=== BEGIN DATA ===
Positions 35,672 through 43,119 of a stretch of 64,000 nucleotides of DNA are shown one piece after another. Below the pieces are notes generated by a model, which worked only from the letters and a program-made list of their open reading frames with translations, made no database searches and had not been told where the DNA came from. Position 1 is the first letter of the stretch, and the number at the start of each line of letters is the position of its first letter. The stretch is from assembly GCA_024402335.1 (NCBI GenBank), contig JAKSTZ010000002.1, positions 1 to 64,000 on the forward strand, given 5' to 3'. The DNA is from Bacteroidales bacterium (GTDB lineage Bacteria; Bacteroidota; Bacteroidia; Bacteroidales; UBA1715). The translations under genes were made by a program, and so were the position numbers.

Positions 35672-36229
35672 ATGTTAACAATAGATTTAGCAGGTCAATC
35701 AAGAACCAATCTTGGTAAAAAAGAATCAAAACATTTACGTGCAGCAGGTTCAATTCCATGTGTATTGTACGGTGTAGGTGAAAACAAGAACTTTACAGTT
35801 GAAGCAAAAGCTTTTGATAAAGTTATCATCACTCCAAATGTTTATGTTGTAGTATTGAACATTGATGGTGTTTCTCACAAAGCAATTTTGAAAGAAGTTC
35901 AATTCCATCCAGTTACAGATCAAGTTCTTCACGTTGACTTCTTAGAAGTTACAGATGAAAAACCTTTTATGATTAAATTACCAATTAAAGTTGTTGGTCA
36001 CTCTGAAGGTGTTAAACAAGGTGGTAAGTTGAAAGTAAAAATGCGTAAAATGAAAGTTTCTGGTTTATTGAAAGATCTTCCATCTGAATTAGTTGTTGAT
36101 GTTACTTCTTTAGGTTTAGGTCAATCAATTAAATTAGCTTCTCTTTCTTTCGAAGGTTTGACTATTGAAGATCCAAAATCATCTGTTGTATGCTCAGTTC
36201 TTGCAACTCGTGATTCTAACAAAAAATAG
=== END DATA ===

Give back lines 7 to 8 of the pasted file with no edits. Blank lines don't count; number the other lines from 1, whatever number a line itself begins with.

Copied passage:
36001 CTCTGAAGGTGTTAAACAAGGTGGTAAGTTGAAAGTAAAAATGCGTAAAATGAAAGTTTCTGGTTTATTGAAAGATCTTCCATCTGAATTAGTTGTTGAT
36101 GTTACTTCTTTAGGTTTAGGTCAATCAATTAAATTAGCTTCTCTTTCTTTCGAAGGTTTGACTATTGAAGATCCAAAATCATCTGTTGTATGCTCAGTTC